Adaptive fitness class focused on Parkinson’s patients

Registration is now open for Adaptive Fitness at EW Motion therapy. Taught by Katie Cederberg (ACSM CPT) Adaptive Fitness is designed for Parkinson’s patients to increase overall fitness through evidence-based, safe, and effective full body workouts. The class seeks to improve participant balance, strength, flexibility, and mobility with adaptive exercises using exercise bands, medicine balls, weights, and Kettlebells. All exercises are adapted to fit each person’s strength and individual needs, including the option for chair, or wheel-chair based exercises.

The cost is $30 per class or $200 for 8 sessions. The class is taught each Saturday at 10:30 AM. CLICK THIS LINK TO SIGN-UP FOR THE CLASS ONLINE.

Katie Cederberg, ACSM CPT, is a doctoral student in the Rehabilitation Science Program at the University of Alabama at Birmingham, where she dedicates her time and effort to increasing physical activity and exercise for people with physical disabilities. She received her Bachelor’s degree from Linfield College in McMinnville, Oregon and her Master’s Degree in Exercise Science from Central Washington University. She previously worked as a fitness specialist at Oregon Health and Science University in Portland, Oregon where she developed individualized exercise programs for people with and without disabilities.

Brian Grant Won’t Back Down From Parkinson’s Disease

by Chris Ballard

He could hear the roar from the back hallway of the Rose Garden, the clatter of 20,000 fans.

For years, Brian Grant had fed off that roar, back when Blazers fans wore T-shirts that read “Rasta Monsta” and embraced him as they had few others. Never the fastest, biggest or most skilled, Grant got by on hustle and desire. What was it Tim Duncan once said? “Hardest-working guy in the league. You’ve got to respect that cat.” And Grant took pride in that. On playing an entire season with a torn labrum. On never backing down, whether it was guarding Karl Malone or levering his 6’9″ frame into Shaquille O’Neal. On trying harder than anyone else. He got out of Georgetown, Ohio, by not trying; survived 12 years in the league by trying; tore up both knees by trying.

But now, standing in that concrete corridor on a November night in 2008, two years after his final NBA game, Grant felt only fear and anxiety. He was there to honor an old friend, former Blazer Kevin Duckworth, who’d died of heart failure at 44. All Grant needed to do was be present. Wave, bow his head, pay his respects. And yet he’d already sweated through his white undershirt, the perspiration breaching his blue button-down and threatening his navy blazer. He thought about ducking into the bathroom to towel off, maybe even bolting the arena. Read more at Sports Illustrated…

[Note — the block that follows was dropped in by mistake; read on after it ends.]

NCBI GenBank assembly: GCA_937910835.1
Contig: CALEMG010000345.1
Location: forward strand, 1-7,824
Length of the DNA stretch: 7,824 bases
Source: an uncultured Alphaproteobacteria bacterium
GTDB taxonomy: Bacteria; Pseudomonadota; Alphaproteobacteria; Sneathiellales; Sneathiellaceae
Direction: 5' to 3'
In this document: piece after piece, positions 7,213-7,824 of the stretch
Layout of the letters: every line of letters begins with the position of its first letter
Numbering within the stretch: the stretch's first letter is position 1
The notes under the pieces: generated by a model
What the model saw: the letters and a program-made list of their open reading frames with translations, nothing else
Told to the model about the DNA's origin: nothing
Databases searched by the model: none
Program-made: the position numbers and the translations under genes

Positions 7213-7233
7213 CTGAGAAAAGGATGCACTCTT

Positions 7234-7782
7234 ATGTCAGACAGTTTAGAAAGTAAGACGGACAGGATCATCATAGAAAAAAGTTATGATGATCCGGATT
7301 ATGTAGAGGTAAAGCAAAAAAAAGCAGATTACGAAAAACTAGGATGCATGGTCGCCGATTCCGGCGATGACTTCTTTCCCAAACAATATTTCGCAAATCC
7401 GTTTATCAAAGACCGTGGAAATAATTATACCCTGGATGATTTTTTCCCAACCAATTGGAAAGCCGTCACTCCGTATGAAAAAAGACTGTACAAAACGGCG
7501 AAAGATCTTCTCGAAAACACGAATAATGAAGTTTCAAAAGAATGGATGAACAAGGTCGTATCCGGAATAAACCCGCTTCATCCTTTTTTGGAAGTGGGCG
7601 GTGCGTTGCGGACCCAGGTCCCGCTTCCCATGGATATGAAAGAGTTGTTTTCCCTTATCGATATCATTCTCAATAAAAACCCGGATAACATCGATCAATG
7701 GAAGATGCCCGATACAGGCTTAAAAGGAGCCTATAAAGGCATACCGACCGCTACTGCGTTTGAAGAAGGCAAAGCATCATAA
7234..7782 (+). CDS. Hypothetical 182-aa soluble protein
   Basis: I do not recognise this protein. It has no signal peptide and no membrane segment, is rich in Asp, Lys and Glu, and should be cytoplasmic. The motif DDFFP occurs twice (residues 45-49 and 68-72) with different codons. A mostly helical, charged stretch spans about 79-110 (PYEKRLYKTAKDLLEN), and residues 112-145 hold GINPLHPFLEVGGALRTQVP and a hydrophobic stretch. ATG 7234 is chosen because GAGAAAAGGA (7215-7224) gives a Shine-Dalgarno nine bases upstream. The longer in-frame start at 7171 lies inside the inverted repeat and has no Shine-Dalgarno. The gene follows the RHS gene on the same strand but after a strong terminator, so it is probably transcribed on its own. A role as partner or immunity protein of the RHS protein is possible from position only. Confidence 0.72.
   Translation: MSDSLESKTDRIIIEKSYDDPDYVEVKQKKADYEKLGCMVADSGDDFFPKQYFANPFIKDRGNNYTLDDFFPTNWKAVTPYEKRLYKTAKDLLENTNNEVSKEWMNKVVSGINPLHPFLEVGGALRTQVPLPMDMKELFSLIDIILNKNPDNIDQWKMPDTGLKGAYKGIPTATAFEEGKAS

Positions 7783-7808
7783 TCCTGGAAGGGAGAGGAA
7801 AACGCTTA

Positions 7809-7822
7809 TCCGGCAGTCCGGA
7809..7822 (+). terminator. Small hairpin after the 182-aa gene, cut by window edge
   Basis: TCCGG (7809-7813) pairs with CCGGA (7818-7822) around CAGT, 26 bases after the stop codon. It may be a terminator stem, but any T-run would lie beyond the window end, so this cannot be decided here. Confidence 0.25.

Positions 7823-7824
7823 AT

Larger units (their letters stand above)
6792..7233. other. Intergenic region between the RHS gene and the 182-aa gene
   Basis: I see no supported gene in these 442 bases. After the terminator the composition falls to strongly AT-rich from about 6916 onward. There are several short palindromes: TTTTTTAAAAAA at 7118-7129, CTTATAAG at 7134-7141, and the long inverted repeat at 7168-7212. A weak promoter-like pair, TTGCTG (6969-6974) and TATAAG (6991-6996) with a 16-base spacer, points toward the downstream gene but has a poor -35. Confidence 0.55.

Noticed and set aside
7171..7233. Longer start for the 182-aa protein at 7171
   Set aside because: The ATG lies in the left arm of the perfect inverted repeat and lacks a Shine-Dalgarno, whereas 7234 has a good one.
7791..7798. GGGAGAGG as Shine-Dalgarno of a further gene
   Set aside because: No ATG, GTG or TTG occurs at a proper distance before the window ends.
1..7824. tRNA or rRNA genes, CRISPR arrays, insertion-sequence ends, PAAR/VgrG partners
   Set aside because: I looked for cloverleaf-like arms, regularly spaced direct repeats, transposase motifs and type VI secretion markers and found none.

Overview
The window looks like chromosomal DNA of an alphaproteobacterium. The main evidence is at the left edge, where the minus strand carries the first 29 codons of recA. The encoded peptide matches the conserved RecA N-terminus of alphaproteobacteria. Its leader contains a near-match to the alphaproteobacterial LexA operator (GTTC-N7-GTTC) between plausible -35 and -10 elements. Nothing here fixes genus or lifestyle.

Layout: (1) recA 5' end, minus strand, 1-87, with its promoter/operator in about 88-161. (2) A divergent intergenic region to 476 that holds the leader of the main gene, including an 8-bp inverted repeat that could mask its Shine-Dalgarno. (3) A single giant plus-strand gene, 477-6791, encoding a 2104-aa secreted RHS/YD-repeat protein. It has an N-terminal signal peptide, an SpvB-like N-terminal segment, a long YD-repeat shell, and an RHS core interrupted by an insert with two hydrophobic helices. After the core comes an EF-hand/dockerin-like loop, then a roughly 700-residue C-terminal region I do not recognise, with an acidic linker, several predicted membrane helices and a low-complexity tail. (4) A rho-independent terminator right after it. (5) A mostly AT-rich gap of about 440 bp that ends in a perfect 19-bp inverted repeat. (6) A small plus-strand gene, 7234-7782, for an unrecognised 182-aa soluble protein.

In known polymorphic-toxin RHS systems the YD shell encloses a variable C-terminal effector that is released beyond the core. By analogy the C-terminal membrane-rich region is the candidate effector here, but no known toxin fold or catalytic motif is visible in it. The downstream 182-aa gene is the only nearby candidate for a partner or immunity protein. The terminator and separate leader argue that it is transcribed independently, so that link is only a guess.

Source: Sports Illustrated


Weight Loss Linked to Worse Outcomes in Parkinson’s Patients, Study Shows

By Patricia Inacio, PhD

Weight loss in Parkinson’s disease patients increases the risks for dementia and dependency care, and reduces patients’ life expectancy, according to a new study.

These findings suggest that monitoring weight and timely dietary interventions to counteract weight loss may significantly improve the outcome of Parkinson’s disease patients.

The study, “Early weight loss in parkinsonism predicts poor outcomes: Evidence from an incident cohort study,” was published in the journal Neurology.

Researchers at the University of Aberdeen in Scotland followed 515 participants – 187 with Parkinson’s disease, 88 with the so-called atypical parkinsonism, and 240 controls – for a median of five years. During this period they registered patients’ weight and evaluated how weight variations influenced disease outcomes.

Individuals with atypical parkinsonism are characterized by some of the signs and symptoms of Parkinson’s disease – such as tremor, slowness, and walking problems – without having a Parkinson’s disease diagnosis.

“Weight loss is a common problem in Parkinson’s but it wasn’t clear before we did this how common it was, mainly because of biases in previous studies, or what the consequences were of weight loss. Our hypothesis was that people who are losing weight were going to have adverse outcomes,” Dr. Angus Macleod, the study’s lead author, said in a press release.

The results showed that patients with Parkinson’s disease and parkinsonism have, from early on, lower body weights compared to those without the disease, or controls. Further analysis also showed that weight loss occurring within one year of diagnosis was associated with a higher risk of dependency (patients are no longer able to perform daily activities), dementia, and death.

“Our finding that those who lose weight have poorer outcomes is important because reversing weight loss may therefore improve outcomes,” Macleod said. “Therefore, it is vital that further research investigate whether e.g. high calorie diets will improve outcomes in people with Parkinson’s who lose weight.”